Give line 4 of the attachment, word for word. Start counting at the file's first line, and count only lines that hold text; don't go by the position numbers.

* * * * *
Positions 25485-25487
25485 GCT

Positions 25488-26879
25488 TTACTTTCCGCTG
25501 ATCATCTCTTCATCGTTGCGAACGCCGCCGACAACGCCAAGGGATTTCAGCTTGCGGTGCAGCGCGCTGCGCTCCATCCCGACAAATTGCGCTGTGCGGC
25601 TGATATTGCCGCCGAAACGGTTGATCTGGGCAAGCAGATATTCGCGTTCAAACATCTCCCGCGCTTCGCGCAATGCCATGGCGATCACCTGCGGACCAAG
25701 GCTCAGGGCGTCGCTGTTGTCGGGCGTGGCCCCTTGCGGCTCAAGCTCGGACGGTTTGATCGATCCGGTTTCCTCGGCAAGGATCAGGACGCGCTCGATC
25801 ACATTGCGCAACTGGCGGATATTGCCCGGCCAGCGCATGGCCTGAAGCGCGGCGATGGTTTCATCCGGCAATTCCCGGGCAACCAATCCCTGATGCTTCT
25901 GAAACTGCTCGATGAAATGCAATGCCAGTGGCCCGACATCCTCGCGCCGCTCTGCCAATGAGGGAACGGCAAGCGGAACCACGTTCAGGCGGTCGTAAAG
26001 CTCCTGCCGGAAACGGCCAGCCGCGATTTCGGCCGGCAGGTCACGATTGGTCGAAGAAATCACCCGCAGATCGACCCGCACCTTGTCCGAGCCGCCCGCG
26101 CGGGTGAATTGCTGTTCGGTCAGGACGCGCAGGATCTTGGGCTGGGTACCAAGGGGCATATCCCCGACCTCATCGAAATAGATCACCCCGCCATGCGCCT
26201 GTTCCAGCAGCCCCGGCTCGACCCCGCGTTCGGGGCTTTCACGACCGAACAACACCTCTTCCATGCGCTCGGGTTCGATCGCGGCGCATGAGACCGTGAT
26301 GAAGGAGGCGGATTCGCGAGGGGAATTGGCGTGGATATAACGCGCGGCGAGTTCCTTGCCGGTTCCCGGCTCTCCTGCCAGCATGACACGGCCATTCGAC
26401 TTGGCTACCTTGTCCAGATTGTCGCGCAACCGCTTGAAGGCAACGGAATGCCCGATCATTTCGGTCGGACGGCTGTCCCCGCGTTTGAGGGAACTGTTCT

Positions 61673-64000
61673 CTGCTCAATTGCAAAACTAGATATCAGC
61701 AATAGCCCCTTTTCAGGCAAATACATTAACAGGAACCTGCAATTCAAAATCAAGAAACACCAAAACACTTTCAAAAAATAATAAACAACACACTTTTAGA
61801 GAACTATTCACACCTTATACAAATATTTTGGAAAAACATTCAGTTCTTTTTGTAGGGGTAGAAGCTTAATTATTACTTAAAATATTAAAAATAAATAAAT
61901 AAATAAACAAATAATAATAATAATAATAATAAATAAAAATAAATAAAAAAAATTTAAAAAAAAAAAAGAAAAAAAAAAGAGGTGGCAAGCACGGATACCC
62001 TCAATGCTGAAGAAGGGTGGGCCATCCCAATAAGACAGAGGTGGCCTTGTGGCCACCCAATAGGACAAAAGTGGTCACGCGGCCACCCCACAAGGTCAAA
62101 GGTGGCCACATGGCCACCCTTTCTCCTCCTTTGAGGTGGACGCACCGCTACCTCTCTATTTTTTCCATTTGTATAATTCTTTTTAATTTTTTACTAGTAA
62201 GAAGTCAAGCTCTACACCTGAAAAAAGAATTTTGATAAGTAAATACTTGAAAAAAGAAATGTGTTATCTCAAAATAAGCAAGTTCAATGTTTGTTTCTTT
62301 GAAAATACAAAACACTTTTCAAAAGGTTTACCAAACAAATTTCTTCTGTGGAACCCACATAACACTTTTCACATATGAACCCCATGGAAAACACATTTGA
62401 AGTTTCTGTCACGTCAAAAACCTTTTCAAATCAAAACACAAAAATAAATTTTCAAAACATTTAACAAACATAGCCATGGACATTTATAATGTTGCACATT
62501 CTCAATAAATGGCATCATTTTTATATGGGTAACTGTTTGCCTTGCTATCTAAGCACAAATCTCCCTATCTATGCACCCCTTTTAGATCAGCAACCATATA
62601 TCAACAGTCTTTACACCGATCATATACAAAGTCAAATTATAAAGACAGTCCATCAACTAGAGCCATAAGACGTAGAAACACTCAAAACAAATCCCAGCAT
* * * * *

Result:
25488 TTACTTTCCGCTG